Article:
Sunday, November 21, 2010

The Legend Of Jack Trice Immortalized Through The Genius Of Ed Dwight.





AMES, Iowa – The link between artist and subject cannot be contrived, especially when the subject is already a legend. There would be no such barrier for renowned sculptor Ed Dwight when he was commissioned to make a sculpture of Iowa State football player Jack Trice inside the stadium that bears Trice’s name.  As it turns out, Trice and Dwight share a legacy.

Trice, the first African-American football player in Iowa State history, died from injuries suffered in his second varsity game in 1923 at Minnesota. He was a serious student, good player and selfless teammate.  In Iowa, Trice did not face the level of racism that was common in the southern U.S. states. Nevertheless, he did not live on campus and daily dealt with institutionalized isolation that made him different from everyone on campus.

“His maturity for 22 years old really impressed me,” Dwight said. “The letter he wrote to himself the night before his last game and his success academically in animal husbandry, you get a sense that this was a serious man. He wanted to go back south to apply what he learned. It shows he was a unique personality.”

Dwight can relate.  Dwight was the first African-American to attend Bishop Ward High School in Kansas City, Kan., graduating in 1951. The more he read about Trice the stronger the empathy he had for the only African-American to be the namesake of a stadium in the NCAA FBS.

“As the first African-American at my high school, I was told the things I was going to be able to do and the things that I couldn’t do,” Dwight said. “I know he faced many of the same issues I did, but he did it a generation before I did. He had to be an extraordinary person.”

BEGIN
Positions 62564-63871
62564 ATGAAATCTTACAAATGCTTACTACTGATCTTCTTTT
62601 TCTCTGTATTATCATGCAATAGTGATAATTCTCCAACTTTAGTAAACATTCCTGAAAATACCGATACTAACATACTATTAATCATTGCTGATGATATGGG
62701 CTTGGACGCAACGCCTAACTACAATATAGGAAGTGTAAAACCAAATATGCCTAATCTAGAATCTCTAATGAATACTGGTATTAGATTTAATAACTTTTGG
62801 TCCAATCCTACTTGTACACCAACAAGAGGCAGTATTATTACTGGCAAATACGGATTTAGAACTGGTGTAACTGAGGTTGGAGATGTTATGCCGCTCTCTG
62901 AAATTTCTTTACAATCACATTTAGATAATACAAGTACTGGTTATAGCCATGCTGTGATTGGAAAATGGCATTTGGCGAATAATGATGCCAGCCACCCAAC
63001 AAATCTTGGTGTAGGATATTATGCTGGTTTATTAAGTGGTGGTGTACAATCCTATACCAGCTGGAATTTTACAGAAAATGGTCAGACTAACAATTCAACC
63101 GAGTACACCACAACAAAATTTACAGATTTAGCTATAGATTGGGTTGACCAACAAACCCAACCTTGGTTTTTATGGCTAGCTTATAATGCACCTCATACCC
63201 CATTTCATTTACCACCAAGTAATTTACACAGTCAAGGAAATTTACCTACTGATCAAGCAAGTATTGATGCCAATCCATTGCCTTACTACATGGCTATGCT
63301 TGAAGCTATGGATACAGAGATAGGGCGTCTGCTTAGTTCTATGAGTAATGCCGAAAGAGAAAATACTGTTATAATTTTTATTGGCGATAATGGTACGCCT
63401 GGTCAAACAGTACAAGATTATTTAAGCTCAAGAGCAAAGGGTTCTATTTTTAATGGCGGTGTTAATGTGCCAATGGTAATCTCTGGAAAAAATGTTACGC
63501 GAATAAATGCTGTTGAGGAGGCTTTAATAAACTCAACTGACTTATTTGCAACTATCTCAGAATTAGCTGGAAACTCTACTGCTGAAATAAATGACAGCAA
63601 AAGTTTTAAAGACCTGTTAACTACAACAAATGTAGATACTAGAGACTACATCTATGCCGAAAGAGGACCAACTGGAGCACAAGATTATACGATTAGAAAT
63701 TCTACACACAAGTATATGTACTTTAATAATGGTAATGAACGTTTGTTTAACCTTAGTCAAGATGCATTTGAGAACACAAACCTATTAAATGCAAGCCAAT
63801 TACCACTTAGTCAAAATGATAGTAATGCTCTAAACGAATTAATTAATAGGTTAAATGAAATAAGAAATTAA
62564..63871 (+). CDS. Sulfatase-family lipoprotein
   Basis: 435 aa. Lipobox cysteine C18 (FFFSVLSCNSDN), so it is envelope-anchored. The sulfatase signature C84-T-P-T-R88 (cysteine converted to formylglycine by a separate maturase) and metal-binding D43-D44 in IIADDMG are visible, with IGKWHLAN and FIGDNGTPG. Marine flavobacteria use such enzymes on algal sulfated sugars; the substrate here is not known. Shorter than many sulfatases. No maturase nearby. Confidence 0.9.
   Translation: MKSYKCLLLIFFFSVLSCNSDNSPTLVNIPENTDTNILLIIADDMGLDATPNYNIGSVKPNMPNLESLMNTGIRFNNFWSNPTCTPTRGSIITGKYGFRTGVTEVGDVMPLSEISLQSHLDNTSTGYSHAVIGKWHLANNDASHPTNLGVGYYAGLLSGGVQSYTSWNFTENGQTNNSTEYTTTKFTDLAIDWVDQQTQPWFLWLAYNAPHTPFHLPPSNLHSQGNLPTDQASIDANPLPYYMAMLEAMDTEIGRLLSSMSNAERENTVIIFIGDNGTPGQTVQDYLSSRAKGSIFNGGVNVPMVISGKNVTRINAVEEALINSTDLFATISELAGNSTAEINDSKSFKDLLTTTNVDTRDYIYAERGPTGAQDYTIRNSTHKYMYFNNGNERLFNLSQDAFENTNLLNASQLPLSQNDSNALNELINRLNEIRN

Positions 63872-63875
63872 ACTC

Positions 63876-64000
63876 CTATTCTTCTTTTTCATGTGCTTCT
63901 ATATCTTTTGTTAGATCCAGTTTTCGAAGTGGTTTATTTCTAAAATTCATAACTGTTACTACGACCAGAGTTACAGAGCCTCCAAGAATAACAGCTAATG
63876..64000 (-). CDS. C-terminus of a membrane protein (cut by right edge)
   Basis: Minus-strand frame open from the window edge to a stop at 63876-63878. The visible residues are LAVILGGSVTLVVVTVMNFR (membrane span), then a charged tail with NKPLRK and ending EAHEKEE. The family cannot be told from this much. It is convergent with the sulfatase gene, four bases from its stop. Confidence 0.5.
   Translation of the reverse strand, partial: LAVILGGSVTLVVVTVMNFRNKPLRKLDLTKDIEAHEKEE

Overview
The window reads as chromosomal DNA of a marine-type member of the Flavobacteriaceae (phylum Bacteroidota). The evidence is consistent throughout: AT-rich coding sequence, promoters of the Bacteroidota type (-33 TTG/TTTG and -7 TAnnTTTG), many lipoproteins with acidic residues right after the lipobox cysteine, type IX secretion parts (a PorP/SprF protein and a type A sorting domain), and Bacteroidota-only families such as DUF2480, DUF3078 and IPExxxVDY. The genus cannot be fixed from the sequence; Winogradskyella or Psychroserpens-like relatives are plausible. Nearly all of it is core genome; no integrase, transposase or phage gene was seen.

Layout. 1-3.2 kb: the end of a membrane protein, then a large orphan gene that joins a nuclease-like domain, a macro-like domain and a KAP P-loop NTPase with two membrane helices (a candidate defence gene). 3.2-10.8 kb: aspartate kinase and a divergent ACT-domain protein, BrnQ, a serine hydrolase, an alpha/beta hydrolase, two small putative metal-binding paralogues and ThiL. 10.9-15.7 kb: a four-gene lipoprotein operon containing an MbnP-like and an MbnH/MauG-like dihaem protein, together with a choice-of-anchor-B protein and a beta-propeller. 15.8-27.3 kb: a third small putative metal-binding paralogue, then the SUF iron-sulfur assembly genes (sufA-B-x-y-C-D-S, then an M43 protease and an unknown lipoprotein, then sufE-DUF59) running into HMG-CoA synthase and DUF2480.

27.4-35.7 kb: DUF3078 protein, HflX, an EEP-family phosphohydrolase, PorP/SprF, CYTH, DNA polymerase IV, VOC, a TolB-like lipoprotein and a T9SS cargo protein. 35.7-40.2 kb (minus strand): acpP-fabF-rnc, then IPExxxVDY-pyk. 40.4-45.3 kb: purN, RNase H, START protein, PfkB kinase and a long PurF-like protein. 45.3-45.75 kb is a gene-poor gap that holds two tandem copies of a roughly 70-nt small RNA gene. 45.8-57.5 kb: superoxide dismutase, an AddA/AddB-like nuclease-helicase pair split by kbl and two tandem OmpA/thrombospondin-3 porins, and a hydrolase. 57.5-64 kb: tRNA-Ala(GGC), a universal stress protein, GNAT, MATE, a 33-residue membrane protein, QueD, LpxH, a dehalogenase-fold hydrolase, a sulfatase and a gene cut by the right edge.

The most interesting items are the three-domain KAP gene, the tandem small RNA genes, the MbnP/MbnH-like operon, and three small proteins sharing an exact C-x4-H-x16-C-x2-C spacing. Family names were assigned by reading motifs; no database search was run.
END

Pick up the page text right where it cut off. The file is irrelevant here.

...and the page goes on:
Dwight went into the Air Force in 1953 before graduating with a degree in aeronautical engineering from Arizona State University. In 1961, he was chosen by President John F. Kennedy to enter training to become the first black astronaut. Despite his artistic gifts, Dwight did not begin sculpting until being commissioned in 1974 to create a likeness of George Brown, Colorado’s first black Lt. Governor.

Today his works are world famous.  The Trice project began in earnest in February.  The drive to finish the display made for a very busy last few months for Dwight.

In addition to his experience as an Air Force test pilot and his astronaut training, Dwight has been a successful computer systems engineer, aviation consultant, restauranteur, real estate developer and construction entrepreneur.

One of Dwight’s greatest works is his series of bronzes, “Jazz: An American Art Form. It depicts the evolution of jazz music from Africa to today’s contemporary stars.

The Trice sculpture is a high relief paneled celebration of Trice’s story on the outer back wall of the Jack Trice Club on Jack Trice Stadium’s east concourse. The motif depicts Trice’s high school career at Cleveland’s East Tech High School and his journey to Iowa State with Cyclone head coach Sam Willaman, who had been Trice’s prep coach.  A presentation of Trice’s academic pursuits precedes a visual recounting of his fatal injuries and the crowd of 3,000 which attended his funeral by the Iowa State campanile. There is also a depiction of the student support that galvanized the drive to name ISU’s football stadium in Trice’s honor.  

“Thousands of people came to this man’s funeral,” Dwight said. “He was far more than a football player.”

Indeed.  Trice’s legacy will be noted and celebrated by every Cyclone fan passes this ultimate tribute. Click the links above for a video and photo gallery of the artwork.

Ed Dwight's Official Website:

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